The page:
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Latest methods to reduce suicide risk after psychiatric hospitalization

June 7, 2012
by Tony Salvatore, MA
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Ironically, inpatient psychiatric care, the very thing that offers safety and stabilization to acutely suicidal individuals, leaves them at high risk of suicide after discharge. But a review of the latest research identifies practical prevention steps.
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One of the ironies of suicide prevention is that inpatient psychiatric care, the principal means of assuring safety and stabilization to acutely suicidal individuals, leaves them at high risk of suicide after discharge. One source put it this way: “The risk of suicide is higher during the period immediately following discharge … than at any other time in a service user’s life.”1 Post-discharge risk even accrues to patients not suicidal at admission.2

There is little data on suicides after a psychiatric hospital discharge in the US, though suicides that occur within 72 hours after psychiatric hospitalization are tracked by The Joint Commission. Such deaths rose from fewer than 60 in 2005 to just over 100 in 2008.3 These “sentinel events” trended downward through 2010, which was good news given that total US suicide numbers rose for the same period. However, suicide victims who were inpatients within days of their deaths should have better prospects for survival.

This well-documented risk does not seem to have attracted much attention from providers or public policy makers and administrators.4 A greater concern is that patients and families may not be aware of the possible danger that may follow some consumers home. The problem of suicide risk after an inpatient psychiatric stay and what can be done about it warrant examination.

What is the source of post-discharge suicide risk?

Reasons for suicides after hospitalization include re-exposure to community stressors, non-adherence, non-engagement with outpatient providers, relapse, and the return of insight regarding the consequences of the mental illness.5 At discharge the protective factors the hospital offers - around-the-clock structure, supervision, caring, and support – are abruptly lost.

Myopic discharge planning can add to risk. Decisions based on “stabilization” may overlook risk factors that led to the admission as may discharge planning that focuses more on psychiatric diagnosis than suicidality.

Suicide risk assessment may not be as thorough prior to discharge as it is at the time of admission. This is problematic as many suicide risk factors specific to serious mental illness are not affected by inpatient treatment. High risk is associated with early stage of illness, good pre-illness functioning, and frequent exacerbations and remissions.6 Many consumers have a history of suicidal behavior, self-injury, suicide loss, and multiple prior admissions.7

Why do post-discharge suicides happen?

There is no evidence that inpatient care prevents suicide after discharge, nor any that it causes suicide. Discharge planning and pre-discharge risk assessment deficits are not causes, either. So what accounts for lethal suicidal behavior in some consumers at a time when they should be on a path to recovery?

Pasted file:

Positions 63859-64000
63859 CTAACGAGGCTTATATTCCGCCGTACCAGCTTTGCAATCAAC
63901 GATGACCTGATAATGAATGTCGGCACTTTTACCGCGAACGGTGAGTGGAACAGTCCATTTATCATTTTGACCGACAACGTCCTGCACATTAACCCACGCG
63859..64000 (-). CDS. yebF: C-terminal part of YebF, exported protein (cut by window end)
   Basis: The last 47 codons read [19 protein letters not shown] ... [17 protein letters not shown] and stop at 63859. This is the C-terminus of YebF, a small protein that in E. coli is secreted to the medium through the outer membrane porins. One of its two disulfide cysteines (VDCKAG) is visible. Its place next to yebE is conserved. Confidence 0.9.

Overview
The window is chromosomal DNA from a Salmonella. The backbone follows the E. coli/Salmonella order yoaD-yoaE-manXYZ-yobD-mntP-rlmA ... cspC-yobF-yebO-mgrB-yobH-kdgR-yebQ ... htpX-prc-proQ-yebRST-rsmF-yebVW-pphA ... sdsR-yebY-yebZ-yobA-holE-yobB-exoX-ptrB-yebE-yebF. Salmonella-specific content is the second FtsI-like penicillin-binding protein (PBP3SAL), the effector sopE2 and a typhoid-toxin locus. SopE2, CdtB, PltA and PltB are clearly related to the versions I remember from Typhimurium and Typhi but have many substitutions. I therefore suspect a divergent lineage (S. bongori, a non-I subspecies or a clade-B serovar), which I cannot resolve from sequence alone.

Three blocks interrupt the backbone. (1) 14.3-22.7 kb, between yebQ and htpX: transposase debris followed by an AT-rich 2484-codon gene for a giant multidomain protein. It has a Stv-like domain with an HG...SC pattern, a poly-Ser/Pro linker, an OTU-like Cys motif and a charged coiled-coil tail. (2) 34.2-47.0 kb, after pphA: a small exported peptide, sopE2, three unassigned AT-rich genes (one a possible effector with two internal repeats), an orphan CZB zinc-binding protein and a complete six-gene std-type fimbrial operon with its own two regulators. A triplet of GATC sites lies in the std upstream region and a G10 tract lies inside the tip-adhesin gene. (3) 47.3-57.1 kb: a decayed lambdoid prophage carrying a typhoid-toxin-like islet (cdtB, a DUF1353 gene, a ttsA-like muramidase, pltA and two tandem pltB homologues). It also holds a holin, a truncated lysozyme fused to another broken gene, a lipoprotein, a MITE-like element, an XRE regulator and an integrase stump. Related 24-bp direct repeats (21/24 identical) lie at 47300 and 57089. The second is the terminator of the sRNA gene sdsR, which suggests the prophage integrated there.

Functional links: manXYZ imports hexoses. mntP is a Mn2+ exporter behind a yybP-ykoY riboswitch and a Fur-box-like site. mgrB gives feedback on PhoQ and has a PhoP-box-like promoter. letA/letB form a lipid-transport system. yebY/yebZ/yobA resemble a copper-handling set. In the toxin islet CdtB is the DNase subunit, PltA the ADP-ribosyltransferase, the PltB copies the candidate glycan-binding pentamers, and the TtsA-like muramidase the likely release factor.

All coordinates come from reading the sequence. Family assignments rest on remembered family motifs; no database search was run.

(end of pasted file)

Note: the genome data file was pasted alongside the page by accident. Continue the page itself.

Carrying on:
The “Interpersonal Psychological Theory of Suicide”8 gives insight into post-discharge suicide. This theory, developed by Thomas Joiner, PhD, posits that a potentially fatal suicide attempt requires: (1) a sense of burdensomeness, (2) a sense of loneliness and isolation; and (3) a sense of fearlessness about lethal self-harm. All three of these conditions rarely occur simultaneously, which is why there are comparatively few suicides. However, they, especially the first two, may be common in those with serious mental illness, and especially in those who have received inpatient psychiatric care.

Joiner asserts that an intense desire for death may come from the belief that one is a burden to others and/or the belief that one does not belong. Burdensomeness arises from a sense that one is a liability and not fulfilling expectations or obligations. This may lead to thinking that one’s death may be more valued than one’s life. Failed belongingness may flow from a strong unmet need for social relationships and a perception that one is not cared for by others. These variables may be exacerbated by hospitalization and may persist in the community.

More than a desire to end one’s life is necessary for a suicide, Joiner adds. An individual must also be able to take his or her life. This requires overcoming fear, pain, self-injury, and the instinct for self-preservation. This ability is acquired through experiences such as abuse, trauma, and a history of violence and self-harm. It is a byproduct of past attempts and may also be developed by mentally practicing a suicide plan and rehearsing it by holding means such as a weapon or pills.

The desire to die may lift during hospitalization, but the capability for lethal self-harm is permanent. Past attempts, abuse, trauma, and violence create a risk baseline that may escalate after discharge. Risk may be amplified by weak supports, rejection by others, and being faced with seemingly irresolvable psychosocial or environmental stressors, as well as folding relapse, resuming alcohol or drug use, and limited engagement by outpatient providers.

What can be done about post-discharge suicide risk?

Many sound recommendations for addressing suicide risk after hospitalization have been offered. Immediate treatment, follow-up, and closer monitoring of at-risk consumers returning to the community are most often urged.9

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